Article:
Safety effects of cross-section design on rural multilane highways
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Safety effects of cross-section design on rural multilane highways

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Published by U.S. Dept. of Transportation, Federal Highway Administration, Research and Development, Turner-Fairbank Highway Research Center in McLean, Va. (6300 Georgetown Pike, McLean 22101-2296) .
Written in English


  • Rural roads -- United States -- Design and construction -- Safety measures.

Book details:

Edition Notes

Other titlesSafety effects of cross section design on rural multilane highways
SeriesHSIS summary report
ContributionsTurner-Fairbank Highway Research Center.
The Physical Object
Pagination[4] p.
ID Numbers
Open LibraryOL17121837M

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This paper presents a study of the effects of the various cross-section-related design elements on the frequency of accidents for rural, multi-lane, non-freeway roads. Data extracted from the Highway Safety Information System (HSIS) for four States were utilized for data exploration and descriptive analysis. effects of such pavement maintenance activities on highway safety and the most appropriate designs for improved roadways. Faced with upgrading the existing two-lane rural highway system, highway officials need accurate information on the relationships between accidents and various geometric and roadside Size: 9MB. Safety Effects of Horizontal Curve and Grade Combinations on Rural Two-Lane Highways CHAPTER 1—INTRODUCTION. This chapter presents an introduction to the report, including key background information for the research, research objectives and scope, and the organization of this report.   The work completed here aimed to develop a set of recommendations to be used in evaluating safety implications from design element trade-offs. The effort focused on developing crash-prediction models and accident modification factors (AMFs) for multilane rural roads regarding lane width, shoulder width, and median width and type.

While the AASHTO HSM provides CMFs for the safety effects of horizontal curvature and percent grade on rural two-lane highways, it does not have any method for accounting for the interactions between these effects. Safety Impacts of Design Element Trade-Offs for Multilane Rural Highways Article in Journal of Transportation Engineering (5) May with 23 Reads How we measure 'reads'. Safety Effects of Shoulder Paving for Rural and Urban Interstate, Multilane, and Two-Lane Highways Article (PDF Available) in Journal of Transportation Engineering (10) October. 1 Road Type refers to rural two-lane highway, rural multi-lane highway, urban freeway, etc. 2 Road Characteristics includes physical features such as lane widths, access density, etc. 3 Traffic Volume is the ADT or AADT in vehicles per day. 4 Observed Crash Data represents the historic crash data at the study site for a period of more than one year (preferably 3 to 5 years).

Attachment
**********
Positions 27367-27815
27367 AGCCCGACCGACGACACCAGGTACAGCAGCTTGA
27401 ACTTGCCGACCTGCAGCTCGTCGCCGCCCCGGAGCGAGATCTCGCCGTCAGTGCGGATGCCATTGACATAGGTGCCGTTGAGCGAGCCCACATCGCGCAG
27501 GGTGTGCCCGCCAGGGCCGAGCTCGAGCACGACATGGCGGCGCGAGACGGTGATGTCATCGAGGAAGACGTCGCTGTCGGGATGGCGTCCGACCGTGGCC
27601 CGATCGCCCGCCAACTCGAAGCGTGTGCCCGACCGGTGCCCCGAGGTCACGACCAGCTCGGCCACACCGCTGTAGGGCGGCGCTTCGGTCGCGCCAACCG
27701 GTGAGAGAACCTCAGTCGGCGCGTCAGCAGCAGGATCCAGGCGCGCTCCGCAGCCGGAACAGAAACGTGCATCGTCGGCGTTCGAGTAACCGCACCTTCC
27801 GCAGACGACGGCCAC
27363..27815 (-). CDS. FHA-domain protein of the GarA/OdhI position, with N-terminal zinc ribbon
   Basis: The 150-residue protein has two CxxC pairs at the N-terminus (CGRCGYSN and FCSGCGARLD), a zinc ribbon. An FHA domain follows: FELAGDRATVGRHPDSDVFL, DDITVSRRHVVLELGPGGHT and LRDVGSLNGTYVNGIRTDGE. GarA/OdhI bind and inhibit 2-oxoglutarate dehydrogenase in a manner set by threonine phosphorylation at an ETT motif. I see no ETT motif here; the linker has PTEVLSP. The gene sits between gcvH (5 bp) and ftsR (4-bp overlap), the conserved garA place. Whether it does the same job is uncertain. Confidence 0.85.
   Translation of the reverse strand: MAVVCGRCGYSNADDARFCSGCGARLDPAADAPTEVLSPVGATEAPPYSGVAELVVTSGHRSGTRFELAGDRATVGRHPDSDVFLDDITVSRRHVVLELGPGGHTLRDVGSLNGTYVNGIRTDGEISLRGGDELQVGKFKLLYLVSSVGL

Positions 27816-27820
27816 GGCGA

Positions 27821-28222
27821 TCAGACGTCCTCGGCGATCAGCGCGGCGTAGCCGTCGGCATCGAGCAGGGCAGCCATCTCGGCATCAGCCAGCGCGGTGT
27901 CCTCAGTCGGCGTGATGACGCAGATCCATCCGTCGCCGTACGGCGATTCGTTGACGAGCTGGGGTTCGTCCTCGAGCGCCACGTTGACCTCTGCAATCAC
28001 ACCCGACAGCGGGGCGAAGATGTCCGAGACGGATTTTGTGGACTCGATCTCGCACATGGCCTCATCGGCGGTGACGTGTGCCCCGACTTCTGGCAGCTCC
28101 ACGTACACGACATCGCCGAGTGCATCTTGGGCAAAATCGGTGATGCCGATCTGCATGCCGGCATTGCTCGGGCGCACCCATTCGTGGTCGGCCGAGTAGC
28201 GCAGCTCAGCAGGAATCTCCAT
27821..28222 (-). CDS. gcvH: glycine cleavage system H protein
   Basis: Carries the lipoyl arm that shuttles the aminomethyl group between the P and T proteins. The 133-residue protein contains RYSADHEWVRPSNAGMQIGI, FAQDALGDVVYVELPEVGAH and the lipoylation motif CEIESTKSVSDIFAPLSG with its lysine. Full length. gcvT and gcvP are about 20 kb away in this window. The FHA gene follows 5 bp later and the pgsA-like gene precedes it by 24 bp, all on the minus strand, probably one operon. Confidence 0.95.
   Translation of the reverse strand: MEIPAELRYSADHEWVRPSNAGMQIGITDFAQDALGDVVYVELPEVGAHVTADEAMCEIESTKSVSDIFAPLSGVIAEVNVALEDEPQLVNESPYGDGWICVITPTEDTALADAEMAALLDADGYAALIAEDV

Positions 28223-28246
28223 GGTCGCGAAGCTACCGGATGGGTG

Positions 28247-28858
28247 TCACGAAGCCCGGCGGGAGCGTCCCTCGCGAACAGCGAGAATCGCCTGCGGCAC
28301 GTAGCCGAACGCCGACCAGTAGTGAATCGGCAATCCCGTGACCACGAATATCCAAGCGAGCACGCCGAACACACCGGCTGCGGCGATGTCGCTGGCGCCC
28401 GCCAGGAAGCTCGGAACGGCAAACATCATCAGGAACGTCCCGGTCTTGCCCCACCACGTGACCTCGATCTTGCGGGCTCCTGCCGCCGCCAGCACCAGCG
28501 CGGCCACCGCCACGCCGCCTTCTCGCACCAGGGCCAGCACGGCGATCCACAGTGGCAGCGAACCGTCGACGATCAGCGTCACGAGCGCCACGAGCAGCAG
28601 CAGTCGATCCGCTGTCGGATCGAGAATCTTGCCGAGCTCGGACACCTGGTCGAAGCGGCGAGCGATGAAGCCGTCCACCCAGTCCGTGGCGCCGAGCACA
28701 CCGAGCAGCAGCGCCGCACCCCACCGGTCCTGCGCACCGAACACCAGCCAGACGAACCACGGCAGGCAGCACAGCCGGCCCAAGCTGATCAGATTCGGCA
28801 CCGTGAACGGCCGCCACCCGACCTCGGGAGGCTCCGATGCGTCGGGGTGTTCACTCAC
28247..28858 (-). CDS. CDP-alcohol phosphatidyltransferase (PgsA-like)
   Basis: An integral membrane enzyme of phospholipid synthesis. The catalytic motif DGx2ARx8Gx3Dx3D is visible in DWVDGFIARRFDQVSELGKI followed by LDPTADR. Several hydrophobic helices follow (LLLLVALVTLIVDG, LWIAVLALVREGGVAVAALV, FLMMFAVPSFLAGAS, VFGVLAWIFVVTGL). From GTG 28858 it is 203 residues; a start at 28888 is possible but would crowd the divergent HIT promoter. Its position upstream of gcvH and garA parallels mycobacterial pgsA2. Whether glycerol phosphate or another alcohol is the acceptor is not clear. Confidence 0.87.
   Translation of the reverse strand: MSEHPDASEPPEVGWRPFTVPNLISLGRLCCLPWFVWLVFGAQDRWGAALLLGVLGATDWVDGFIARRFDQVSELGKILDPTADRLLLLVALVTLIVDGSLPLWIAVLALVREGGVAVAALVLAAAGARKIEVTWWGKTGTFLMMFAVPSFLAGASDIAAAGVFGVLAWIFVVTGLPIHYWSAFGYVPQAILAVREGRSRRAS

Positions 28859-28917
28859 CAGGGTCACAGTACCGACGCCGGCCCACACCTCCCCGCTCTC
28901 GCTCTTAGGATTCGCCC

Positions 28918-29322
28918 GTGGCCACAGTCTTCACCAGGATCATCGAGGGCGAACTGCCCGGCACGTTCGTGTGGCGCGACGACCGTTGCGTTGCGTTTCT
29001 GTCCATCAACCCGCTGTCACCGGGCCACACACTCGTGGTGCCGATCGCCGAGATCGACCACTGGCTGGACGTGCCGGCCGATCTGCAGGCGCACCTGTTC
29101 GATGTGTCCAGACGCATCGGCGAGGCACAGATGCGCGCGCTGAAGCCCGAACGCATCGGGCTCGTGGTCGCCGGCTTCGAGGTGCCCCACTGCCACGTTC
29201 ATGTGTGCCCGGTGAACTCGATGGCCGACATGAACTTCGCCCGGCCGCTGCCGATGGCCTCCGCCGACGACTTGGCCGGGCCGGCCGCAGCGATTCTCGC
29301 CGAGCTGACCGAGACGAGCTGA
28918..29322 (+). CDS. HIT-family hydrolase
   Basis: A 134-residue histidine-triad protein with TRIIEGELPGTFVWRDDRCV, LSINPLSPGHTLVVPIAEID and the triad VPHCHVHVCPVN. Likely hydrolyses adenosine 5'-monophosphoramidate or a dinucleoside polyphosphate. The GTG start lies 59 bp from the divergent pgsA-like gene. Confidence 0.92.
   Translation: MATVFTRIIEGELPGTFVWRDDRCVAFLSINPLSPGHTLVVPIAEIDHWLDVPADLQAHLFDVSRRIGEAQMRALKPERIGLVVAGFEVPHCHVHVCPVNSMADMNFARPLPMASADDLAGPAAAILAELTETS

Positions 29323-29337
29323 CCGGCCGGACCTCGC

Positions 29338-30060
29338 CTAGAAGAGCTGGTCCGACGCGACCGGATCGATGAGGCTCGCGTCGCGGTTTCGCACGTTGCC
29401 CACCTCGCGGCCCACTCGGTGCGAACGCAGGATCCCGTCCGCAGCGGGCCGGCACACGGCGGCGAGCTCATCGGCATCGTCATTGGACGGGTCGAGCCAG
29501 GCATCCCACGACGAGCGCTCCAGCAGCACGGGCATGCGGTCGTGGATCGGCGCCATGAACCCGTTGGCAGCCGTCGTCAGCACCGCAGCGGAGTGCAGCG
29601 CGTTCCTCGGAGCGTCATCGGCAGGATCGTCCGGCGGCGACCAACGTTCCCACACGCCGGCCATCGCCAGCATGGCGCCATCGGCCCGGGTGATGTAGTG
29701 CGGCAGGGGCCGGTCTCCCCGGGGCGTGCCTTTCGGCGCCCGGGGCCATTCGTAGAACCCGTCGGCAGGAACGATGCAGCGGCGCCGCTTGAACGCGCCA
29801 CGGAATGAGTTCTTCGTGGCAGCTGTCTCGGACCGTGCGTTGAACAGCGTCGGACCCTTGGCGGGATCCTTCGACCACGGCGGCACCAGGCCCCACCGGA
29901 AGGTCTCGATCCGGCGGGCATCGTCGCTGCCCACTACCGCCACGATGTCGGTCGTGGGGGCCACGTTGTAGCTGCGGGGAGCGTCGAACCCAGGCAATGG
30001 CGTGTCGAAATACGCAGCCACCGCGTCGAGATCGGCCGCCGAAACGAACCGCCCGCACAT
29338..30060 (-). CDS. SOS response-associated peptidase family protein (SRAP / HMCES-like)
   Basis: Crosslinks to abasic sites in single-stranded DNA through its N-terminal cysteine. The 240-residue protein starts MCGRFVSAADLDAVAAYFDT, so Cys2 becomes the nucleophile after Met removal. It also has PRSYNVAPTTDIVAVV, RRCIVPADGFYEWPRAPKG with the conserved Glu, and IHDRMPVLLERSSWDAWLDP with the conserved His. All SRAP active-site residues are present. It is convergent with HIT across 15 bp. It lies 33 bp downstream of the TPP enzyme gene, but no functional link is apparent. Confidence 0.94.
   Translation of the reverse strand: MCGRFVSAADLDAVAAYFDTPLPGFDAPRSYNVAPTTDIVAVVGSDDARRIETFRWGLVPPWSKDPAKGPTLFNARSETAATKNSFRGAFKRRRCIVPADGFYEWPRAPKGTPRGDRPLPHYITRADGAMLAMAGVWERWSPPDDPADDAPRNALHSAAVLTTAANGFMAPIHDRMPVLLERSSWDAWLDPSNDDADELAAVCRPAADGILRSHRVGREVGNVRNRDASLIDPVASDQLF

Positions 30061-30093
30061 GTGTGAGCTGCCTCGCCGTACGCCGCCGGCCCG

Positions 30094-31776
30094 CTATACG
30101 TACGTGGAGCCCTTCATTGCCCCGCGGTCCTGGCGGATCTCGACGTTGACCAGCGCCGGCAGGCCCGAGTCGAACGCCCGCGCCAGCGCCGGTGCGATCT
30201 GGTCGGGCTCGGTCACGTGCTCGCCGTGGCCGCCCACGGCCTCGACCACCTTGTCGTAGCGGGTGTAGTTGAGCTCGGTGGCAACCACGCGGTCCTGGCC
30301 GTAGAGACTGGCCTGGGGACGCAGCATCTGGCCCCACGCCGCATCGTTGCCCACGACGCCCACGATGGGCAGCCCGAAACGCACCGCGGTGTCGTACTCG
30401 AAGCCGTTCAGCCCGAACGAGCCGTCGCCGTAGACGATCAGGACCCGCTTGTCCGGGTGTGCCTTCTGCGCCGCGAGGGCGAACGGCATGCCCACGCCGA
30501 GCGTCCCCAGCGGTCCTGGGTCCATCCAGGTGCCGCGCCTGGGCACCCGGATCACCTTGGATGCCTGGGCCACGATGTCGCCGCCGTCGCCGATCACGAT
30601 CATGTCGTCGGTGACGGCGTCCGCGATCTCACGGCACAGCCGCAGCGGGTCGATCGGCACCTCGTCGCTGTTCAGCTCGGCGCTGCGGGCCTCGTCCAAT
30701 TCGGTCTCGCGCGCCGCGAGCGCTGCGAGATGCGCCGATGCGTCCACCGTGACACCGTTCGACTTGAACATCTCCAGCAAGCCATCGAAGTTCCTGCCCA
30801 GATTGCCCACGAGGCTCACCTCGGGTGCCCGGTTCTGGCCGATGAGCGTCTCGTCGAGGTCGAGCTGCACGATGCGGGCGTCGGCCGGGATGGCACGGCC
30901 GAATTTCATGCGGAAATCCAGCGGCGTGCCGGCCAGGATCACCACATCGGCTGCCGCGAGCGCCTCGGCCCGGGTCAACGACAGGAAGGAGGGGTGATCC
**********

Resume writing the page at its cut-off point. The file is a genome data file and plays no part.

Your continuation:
Illinois RURAL TWO-LANE/MULTILANE STATE HIGHWAYS October HARD COPIES UNCONTROLLED TWO-LANE HIGHWAYS General The minimum design for a State route is a two-lane, two-way highway. A rural expressway is a high-speed, multilane, divided highway with partial access control. It is typically divided by a wide, depressed median and consists of both at-grade intersections and. However, there has been limited research on the safety effects of geometric design features on rural, multilane, nonfreeway highways. This study examined the effects of various cross-section-related design elements on accident frequency and developed an accident prediction model for rural, multilane, nonfreeway by: 1. chapter 9 highway design generalFile Size: 1MB.